I've learned a lot from ThinkQuest. We have three opinions from three different people. Carolyn Reeder's opinion of the park is more like mine. I love that the park is there, but I'm sad people had to give up their homes for it.
ThinkQuest has helped me learn what the real story of the Shenandoah National Park is. I thought it was just a park that had always been there. But after we watched "The Iris Still Blooms, I thought the CCC boys were big bullies who wanted to make a really big park just so other people could see where people have lived.
As for the CCC boys, I'm not really mad at them anymore. I now know that they were just doing their job. They were desperate for money and for them it was just a job. They needed money for their family to stay alive because of the Great Depression and to them it was "either your family gets moved or my family dies. I think the park was just a place the Virgina Government wanted to have the whole Nation see. The Shenandoah National Park is beautiful any time of the year.
I liked the interviews we had. Even though I did not go to the Lambert's house, I saw the movie of it. I think the Lamberts had a very different viewpoint of the park. In the book The Undying Past of the Shenandoah National Park we found out that Mr.Lambert's father knew George Freeman Pollock, so Mr.Lambert thought that the park was a good thing to have. It's not that he didn't feel sad for the people who had to get displaced, he just wanted the park more than Carolyn Reeder or the Perdues.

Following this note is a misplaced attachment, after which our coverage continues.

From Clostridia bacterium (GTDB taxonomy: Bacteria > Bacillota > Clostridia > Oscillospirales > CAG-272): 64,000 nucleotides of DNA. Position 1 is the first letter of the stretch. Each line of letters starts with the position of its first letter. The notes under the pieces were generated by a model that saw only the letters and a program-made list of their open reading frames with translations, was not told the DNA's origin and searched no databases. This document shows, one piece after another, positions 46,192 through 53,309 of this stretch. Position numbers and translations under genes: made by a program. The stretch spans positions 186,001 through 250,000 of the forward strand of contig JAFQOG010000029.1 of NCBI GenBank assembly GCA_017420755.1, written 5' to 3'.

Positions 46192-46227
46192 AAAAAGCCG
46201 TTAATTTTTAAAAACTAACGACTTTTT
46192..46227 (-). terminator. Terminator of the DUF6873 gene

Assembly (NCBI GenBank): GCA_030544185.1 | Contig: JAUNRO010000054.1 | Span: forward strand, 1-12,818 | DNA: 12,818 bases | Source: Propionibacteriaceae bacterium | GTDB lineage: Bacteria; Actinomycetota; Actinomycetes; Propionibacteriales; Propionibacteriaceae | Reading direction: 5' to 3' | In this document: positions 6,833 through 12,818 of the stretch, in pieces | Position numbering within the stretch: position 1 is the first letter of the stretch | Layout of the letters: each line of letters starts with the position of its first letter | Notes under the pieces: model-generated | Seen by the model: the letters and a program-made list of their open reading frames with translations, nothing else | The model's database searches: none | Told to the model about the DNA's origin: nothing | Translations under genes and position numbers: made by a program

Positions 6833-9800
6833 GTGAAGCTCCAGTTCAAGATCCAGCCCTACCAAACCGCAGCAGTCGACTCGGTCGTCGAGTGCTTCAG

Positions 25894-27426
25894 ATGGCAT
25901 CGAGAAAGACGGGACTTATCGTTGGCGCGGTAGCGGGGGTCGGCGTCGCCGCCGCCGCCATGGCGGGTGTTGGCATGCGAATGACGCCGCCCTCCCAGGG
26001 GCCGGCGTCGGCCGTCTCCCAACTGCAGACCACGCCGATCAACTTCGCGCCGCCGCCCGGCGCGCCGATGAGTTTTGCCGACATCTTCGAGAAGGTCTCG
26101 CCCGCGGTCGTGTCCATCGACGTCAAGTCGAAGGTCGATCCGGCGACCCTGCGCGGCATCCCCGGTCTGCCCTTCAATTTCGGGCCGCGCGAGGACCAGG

Carolyn Reeder nor the Perdues know somebody who would do anything to make the park happen, but Darwin Lambert does. Darwin Lambert knew different people than the Perdues and Carolyn Reeder, and Carolyn Reeder knows different people than the Perdues. I think that's a reason why they have different opinions. From what we've heard, I think the Perdues have the emotional opinion, the Lamberts have the opinion that the park is just a park, and Carolyn Reeder is in the middle.
Now, I think that whenever I do go into the park, I will do what Charles Perdue said, and think of who had lived there. I will always feel very sorry for them.
This page was created by the Red Hill Elementary ThinkQuest 2001 Team.
This page was last updated on March 13, 2001.